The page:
SUMMER | 2013
THE WOODS MAGAZINE
I've tried to
be authentic. I've
Growth comes from
Commencement speaker urges graduates to give back’
By Mary Ann Beahon
This place does change your life. This place allows your world
to open, and allows you to start building relationships and have
experiences you’ll have for the rest of your life. This school
gave me more than I realized at the time.”
Those were the words of
and newly appointed member of the William Woods University
Board of Trustees as she addressed the graduates and their
families May 11 at the undergraduate commencement ceremony.
Graduate students heard from
the first person
to complete her doctoral dissertation at William Woods
University. Dill has dedicated 23 years to her career in
education and currently serves as superintendent of schools at
Johnson County R-VII School District in Centerview, Mo. She
has served as an adjunct faculty member for William Woods
University for the past six years, teaching classes at the
master’s, education specialist, and doctoral level.
A total of 340 students received diplomas. With another
ceremony held in December, the combined number of WWU
graduates since May 2012 is 882.
Kunkler, who came to William Woods as a student-athlete
from western Kansas, majored in English, but is now vice
president and financial adviser for Morgan Stanley Smith
Barney in Kansas City, Mo.
Looking back,” she said, “I was always impressed and
surprised about how they cared about me as a student, even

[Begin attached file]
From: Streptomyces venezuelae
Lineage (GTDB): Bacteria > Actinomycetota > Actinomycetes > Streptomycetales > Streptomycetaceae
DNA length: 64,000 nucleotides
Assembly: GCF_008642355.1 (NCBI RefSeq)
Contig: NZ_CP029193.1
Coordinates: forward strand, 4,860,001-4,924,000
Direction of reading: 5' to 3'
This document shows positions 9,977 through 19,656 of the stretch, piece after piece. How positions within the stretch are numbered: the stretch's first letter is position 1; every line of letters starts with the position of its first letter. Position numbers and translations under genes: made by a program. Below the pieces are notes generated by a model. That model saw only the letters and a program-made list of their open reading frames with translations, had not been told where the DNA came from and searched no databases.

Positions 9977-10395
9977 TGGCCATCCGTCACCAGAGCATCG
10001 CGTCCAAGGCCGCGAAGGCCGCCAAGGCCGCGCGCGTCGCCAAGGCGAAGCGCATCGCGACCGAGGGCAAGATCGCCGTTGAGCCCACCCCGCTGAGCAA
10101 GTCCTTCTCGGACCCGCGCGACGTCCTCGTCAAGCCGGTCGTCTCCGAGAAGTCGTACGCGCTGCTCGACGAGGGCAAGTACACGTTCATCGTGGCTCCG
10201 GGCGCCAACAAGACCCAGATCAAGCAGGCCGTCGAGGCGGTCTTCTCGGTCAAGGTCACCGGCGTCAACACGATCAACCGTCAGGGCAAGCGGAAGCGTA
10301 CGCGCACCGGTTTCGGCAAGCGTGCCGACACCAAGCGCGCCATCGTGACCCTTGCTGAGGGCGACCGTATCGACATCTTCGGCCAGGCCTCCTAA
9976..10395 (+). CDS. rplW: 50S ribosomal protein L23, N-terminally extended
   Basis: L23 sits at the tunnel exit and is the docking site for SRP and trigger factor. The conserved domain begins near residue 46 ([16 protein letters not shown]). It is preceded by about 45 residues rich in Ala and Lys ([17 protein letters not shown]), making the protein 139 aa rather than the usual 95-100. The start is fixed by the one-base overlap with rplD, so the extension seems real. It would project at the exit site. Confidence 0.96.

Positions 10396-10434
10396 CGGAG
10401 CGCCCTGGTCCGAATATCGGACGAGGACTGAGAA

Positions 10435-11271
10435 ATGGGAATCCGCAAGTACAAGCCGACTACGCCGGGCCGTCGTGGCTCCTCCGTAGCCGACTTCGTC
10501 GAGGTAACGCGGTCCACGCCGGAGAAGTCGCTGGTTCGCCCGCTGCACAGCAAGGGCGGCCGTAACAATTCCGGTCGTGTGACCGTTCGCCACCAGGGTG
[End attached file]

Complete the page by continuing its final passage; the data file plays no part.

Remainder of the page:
though I was a bit ‘outside the lines’.” She mentioned, in
particular, the kindness and caring of
Dr. Daniel Gorjanc
Dr. Florence Krause,
Coach Roger Ternes
After sharing stories about each one, she told the graduates, “I
want you to leave this place knowing what a special place this is,
and the moments you’ve had. Think of those moments. Remember
them, and when you have the chance to give those moments back,
Kunkler went on to tell the audience some “pretty simple”
concepts she learned on her own:
Build relationships that matter.
Be uncomfortable every now and then.
I love my job. It has been hard, but that is what jobs are
about. They are supposed to be hard, but you should also like,
or fortunately for me, love what I do. I have built relationships.
I have experienced teaching moments. I’ve tried to be authentic.
I’ve been uncomfortable. Growth comes from these moments
She told of going to Haiti in 2010, six months after the
It still is one of the best things I’ve had the
opportunity to do in my life. It really did change
me,” she said, encouraging each
graduate to do something similar.
Every one of you, if given the opportunity,
go to a Third-World country and volunteer. Go
to your own city, and give back. Be a Big Sister,
Big Brother, walk an old person’s dog.
Volunteer. It will pay you back tenfold.”
Photo by Kristina Bright